The world of Deck 13's next-gen action RPG Lords of the Fallen doesn't sound like the nicest place to live. We'll kick off with a brief history lesson. So humanity has successfully killed their god, who by all accounts was pretty old testament and enjoyed smiting the guilty and innocent alike. With his death at the culmination of a bitter war, demons are banished from the world. Phew. Understandably narked off by evildoers at this point, the surviving humans decide to banish anyone who's caught committing a sin, tattooing their face to make sure everyone knows how naughty they've been. Some centuries later, things start to go bad again. The demons are back, and the rulers of humanity ultimately decide that the only thing that can stand against them is a complete and total bastard. That's a guy called Harkyn, who's got more tattoos than the average Premiership footballer. That's you.
I'm always wary of starting a preview by banging on about graphics, but damn. Lords of the Fallen looks bloody lovely. The universe is a super-stylised slice of fantasy in the same vein as Warhammer; absolutely everyone wears elaborate armour inlaid with runes and skulls all the time, even in bed, and you can't set foot outside your door without some pus-dripping monstrosity wielding a rusty meat cleaver attempting to make Fillet Mignon out of your choicest cuts. These are all positive features. Rather than ape the faded nobility of Dark Souls' world, Deck 13 have ramped things up to eleven, and it's a great decision, because the art style is delicious.
Trevor the Demon's polite greeting tragically lead to a mallet in the head
Armour design in particular is glorious, all sharp edges, unnecessary ornamentation and vibrant colours. Rogues and lightly armoured characters will plump for hooded cloaks and leather, mages for flowing robes that have some of the best cloth animation I've ever seen in a video game. Warrior types will find a plethora of intimidating full plate and chain. The developers say that you can mix and match armour sets, too. No getting stuck with a design you don't like just because it offers better stats. Each style has the benefits and drawback you would expect, with a few interesting twists. During the demo we saw a hulking enemy monstrosity being lured over some fragile wooden boards, his weight causing him to plummet to his death. Looking to wear full plate armour yourself? Yeah, you might want to take that on board.
Speaking of enemies, they're looking pretty swell too. We saw a nice mix of types, from 'infected' footsoldiers that have a chance of re spawning when defeated, to the afore-mentioned hulking shield-bearers and creepy giant spiders fond of a good ambush. Like Dark Souls the key is to learn how each enemy operates, exploiting each one's weakness as you discover them. If you get killed in Lords of the Fallen the enemies will respawn, so there's no resting on your laurels during a dungeon crawl. Likewise, you should be prepared for some dastardly enemy behaviour. Spiders, for example, won't chase fleeing players, but instead lay eggs in anticipation of their return. The next time you step back around that corner you'll get swarmed by tiny baby arachnids. Lovely.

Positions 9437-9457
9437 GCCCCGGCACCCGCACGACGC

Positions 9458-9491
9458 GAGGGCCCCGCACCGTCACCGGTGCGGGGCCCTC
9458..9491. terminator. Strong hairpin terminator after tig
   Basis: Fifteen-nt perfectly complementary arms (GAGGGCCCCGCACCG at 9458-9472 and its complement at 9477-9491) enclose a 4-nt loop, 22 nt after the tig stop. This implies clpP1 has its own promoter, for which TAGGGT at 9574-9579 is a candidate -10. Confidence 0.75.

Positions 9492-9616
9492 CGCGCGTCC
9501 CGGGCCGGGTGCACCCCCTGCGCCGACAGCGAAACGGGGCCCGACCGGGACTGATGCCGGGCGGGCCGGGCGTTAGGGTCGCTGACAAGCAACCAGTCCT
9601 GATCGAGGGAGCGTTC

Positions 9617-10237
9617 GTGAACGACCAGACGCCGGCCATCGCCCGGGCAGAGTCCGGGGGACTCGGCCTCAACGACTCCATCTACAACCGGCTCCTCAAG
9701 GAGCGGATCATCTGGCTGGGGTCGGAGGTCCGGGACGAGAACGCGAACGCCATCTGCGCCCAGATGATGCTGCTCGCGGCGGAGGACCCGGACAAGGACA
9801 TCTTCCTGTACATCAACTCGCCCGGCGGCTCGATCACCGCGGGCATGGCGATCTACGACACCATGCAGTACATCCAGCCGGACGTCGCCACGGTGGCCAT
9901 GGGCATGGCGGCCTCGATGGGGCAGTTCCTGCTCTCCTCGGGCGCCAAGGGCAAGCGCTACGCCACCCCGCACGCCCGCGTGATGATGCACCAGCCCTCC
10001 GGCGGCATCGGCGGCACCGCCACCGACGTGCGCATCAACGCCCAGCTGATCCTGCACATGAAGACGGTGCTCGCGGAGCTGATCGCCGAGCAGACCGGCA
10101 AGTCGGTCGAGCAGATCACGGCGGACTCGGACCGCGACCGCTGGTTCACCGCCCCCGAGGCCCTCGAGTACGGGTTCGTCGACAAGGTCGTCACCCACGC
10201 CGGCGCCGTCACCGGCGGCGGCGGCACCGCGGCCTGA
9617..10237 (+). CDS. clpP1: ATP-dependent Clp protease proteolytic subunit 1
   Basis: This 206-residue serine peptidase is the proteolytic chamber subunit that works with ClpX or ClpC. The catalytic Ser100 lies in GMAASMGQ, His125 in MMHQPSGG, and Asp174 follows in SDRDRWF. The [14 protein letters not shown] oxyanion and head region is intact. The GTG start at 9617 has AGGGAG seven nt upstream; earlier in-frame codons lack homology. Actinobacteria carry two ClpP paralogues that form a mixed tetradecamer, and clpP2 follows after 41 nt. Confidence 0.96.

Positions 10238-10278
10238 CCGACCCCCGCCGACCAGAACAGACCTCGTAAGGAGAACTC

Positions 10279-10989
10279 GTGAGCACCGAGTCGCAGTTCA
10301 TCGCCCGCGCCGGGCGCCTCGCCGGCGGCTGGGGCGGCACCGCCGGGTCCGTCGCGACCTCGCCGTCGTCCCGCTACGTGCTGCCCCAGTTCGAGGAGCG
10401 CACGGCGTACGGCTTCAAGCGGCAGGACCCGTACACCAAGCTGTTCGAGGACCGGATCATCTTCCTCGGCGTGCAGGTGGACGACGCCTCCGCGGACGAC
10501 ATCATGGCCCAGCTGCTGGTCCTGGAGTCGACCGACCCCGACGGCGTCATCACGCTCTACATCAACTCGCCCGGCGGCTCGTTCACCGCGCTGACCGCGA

Lords of the Fallen really is a good-looking game
The boss fight shown was against the slightly uninspiringly named Champion, a hulking brawler brute with two massive claws strapped to his fists. Like Dark Souls (I know I keep saying that) the boss battle required players to learn and anticipate the enemy’s moveset, avoiding high-damage hits and taking advantage of any opening to rush in with a flurry of your own strikes. The Champion had his own unique tricks, including the ability to enter a nasty rage mode after taking a certain amount of damage in a short period, so expect to be kept on your toes by each boss battle.
Got killed by some horrifying nightmare spawn? Well, like some other games with similar features that I can't recall the name of right now, you'll get the chance to recover all that lovely experience you dropped, providing you can get back to your XP orb in time. In a nice touch that should stop you from getting too complacent, the value of your dropped XP will degrade over time, not too quickly, but enough to tempt you into rushing back to the scene of your destruction. And possibly making a horrible mistake along the way.
This dude might be evil
It would be very easy to look at Lords of the Fallen and dismiss it as a Dark Souls clone. The game neatly sets itself up for that comparison by using a good deal of the same tricks From Software's devilish fantasy title uses to such compelling effect. To be fair though, despite clear mechanical similarities, it does seem like this is a game forging its own path. Combat, although it rewards patience and timing, seems more flashy and fast-paced, and the stakes are not quite as high as in Dark Souls. Sure, dying will lose you your XP, but there were five or six checkpoints in the forty-five minutes of dungeon crawling that I saw, where in Dark Souls you'd count yourself lucky to find one. The developers were keen to point out that they're aiming for a “less punishing” experience than Dark Souls fans will be used to.
Perhaps Lords of the Fallen doesn't have originality on its side then, but judging from the demo session I watched, you'd be foolish to dismiss its beautiful, brutal charms too quickly. It's taking inspiration from the finest sources. There's clearly been a tonne of effort put into the world-building and art design, resulting in a lovely looking game with a very distinct atmosphere. Combat looks like lots of fun, and there's plenty of gribbly enemies to vanquish. It's set for release later in 2014, and if there's room in your life for one more challenging action RPG with a rich world to explore, Lords of the Fallen could be just the ticket.
Most anticipated feature:Exploring more of those gorgeously gothic dungeons and bashing things with a greataxe.